Sunday, May 23, 2004

Moon milk and music

My sister had a present for Helena, a book I'd espied earlier this month.

(It reminds us both of a book from my own childhood,
Wiersze dla Kaji, by Joanna Kulmowa and illustrated by Janusz Grabianski. Full of whimsy and wonder, text and illustrations both.)

Kitten's First Full Moon, by Kevin Henkes, is utterly charming. Henkes has the inspired notion that Kitten sees the round white moon as the ultimate bowl of milk.

The review in The New York Times describes the flavour of the drawings. "Henkes uses the advantages of today's printing technology with care and a well-disciplined eye."

The pictures are creamy and dreamy. The text is simple and repetitive (in a good way). And there's a kitten!

The book is a hit with Helena. Repeatedly she offered it up to my sister and urged to be sat on her lap and read to. Helena sat rapt for the whole story. Twice.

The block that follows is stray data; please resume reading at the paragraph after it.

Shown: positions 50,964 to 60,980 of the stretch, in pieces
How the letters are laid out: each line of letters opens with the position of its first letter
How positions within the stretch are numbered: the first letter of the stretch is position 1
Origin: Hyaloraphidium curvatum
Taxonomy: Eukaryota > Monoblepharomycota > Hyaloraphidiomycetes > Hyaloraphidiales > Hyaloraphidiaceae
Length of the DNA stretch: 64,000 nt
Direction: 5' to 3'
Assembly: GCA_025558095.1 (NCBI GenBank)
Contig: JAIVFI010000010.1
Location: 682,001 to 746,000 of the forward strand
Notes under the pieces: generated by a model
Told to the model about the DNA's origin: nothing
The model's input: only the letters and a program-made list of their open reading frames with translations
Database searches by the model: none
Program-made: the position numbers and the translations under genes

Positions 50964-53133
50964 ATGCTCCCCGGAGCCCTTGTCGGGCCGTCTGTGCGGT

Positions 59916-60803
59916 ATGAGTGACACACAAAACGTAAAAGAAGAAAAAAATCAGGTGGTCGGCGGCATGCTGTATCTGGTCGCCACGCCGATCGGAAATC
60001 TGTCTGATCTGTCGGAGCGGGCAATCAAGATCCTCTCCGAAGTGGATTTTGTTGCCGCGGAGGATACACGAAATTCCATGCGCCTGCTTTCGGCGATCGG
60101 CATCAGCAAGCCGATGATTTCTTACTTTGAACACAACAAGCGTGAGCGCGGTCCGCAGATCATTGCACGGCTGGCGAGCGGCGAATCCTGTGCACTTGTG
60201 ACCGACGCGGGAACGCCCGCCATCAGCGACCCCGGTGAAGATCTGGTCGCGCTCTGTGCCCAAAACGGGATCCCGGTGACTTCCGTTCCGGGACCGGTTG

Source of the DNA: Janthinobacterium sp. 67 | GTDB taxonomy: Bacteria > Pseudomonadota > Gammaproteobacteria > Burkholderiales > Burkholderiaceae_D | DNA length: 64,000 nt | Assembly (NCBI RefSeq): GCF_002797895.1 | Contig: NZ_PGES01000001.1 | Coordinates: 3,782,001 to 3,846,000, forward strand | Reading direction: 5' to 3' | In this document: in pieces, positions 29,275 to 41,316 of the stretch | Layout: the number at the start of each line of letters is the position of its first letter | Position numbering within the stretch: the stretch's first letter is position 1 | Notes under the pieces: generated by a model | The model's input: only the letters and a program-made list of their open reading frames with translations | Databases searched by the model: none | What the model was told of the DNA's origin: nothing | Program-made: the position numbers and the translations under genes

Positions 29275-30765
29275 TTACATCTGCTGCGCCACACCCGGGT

I was jealous. Why would Helena sit still for my sister but not me? What was I doing wrong? To my relief, Helena's reading habits soon returned to squirmy normal. But she's improving every week.

Helena's enunciation is also much improved. We have "cheek," "down," "babcia" (grandmother), "ciocia" (aunt), "delicious," and "Where do you think you're going with that?"

J-F meanwhile is becoming an expert astronomer, to help Helena with her astronaut studies.

The universe is 156 billion light-years wide! (I think they mean in diameter.)

There's ice on Mercury.

What do you do with a piece of the Moon?

Brian Greene talks about life, the universe, and everything — and string theory — in interview at The Atlantic Online.

Inside an electron, inside a quark, inside any particle that you've ever heard of, there is something else. It's a little filament, a little filament of vibrating energy. It kind of looks like a tiny, tiny vibrating string, which is why we call the theory "string theory." The wonderful idea is that in the same way the string on a violin can vibrate in different patterns, which our ears would hear as different musical notes, these little strings in string theory also can vibrate in different patterns. They don't produce different notes, however; they produce the different particles. So an electron is the string vibrating one way. A quark would be a string vibrating a different way. It's kind of like a music of the spheres injected into the microscopic makeup of the universe.
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